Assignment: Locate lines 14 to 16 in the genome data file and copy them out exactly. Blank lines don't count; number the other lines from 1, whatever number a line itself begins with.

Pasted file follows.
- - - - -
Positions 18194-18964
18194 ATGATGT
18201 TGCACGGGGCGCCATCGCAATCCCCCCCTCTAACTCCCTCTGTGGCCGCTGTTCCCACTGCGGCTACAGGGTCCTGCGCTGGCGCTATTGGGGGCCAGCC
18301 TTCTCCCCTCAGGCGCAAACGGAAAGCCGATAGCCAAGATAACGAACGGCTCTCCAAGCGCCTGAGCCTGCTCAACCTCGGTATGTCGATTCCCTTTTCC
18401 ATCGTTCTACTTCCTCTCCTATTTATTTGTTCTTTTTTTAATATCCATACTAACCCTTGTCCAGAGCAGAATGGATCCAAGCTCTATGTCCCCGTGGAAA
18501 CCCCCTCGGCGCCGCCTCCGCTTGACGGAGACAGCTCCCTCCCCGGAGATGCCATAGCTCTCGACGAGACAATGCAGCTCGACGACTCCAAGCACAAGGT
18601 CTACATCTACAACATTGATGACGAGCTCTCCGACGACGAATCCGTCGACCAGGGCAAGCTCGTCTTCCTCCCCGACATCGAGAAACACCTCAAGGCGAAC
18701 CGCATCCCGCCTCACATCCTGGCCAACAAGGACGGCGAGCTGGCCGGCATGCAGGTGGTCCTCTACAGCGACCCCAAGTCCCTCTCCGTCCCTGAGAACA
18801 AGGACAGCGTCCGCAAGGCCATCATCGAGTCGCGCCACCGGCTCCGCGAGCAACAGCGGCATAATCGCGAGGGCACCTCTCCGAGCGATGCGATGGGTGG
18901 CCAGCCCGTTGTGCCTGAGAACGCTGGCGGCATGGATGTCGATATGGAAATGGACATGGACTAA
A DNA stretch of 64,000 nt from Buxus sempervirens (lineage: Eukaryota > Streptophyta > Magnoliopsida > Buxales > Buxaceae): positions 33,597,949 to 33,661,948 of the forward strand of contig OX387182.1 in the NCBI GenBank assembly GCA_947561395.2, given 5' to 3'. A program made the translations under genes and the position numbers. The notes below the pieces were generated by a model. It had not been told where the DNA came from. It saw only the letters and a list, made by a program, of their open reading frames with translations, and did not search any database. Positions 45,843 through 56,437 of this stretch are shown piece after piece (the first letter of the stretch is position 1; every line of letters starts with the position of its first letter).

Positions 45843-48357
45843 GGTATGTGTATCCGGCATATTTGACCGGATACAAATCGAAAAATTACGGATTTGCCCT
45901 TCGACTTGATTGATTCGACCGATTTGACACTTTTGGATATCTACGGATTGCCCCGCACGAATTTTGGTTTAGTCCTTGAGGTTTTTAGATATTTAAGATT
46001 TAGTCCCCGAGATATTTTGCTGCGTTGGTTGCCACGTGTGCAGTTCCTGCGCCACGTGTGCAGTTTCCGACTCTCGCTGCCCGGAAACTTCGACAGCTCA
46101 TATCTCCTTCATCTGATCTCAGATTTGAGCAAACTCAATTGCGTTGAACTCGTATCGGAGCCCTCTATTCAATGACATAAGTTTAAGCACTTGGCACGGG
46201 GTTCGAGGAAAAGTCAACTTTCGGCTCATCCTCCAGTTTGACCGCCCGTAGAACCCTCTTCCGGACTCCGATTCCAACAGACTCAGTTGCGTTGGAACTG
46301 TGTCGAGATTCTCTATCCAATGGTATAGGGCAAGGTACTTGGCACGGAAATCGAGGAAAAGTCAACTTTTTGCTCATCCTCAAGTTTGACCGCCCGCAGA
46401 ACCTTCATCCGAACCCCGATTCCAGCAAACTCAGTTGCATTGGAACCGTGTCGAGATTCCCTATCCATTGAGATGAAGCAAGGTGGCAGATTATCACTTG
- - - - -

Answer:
45901 TCGACTTGATTGATTCGACCGATTTGACACTTTTGGATATCTACGGATTGCCCCGCACGAATTTTGGTTTAGTCCTTGAGGTTTTTAGATATTTAAGATT
46001 TAGTCCCCGAGATATTTTGCTGCGTTGGTTGCCACGTGTGCAGTTCCTGCGCCACGTGTGCAGTTTCCGACTCTCGCTGCCCGGAAACTTCGACAGCTCA
46101 TATCTCCTTCATCTGATCTCAGATTTGAGCAAACTCAATTGCGTTGAACTCGTATCGGAGCCCTCTATTCAATGACATAAGTTTAAGCACTTGGCACGGG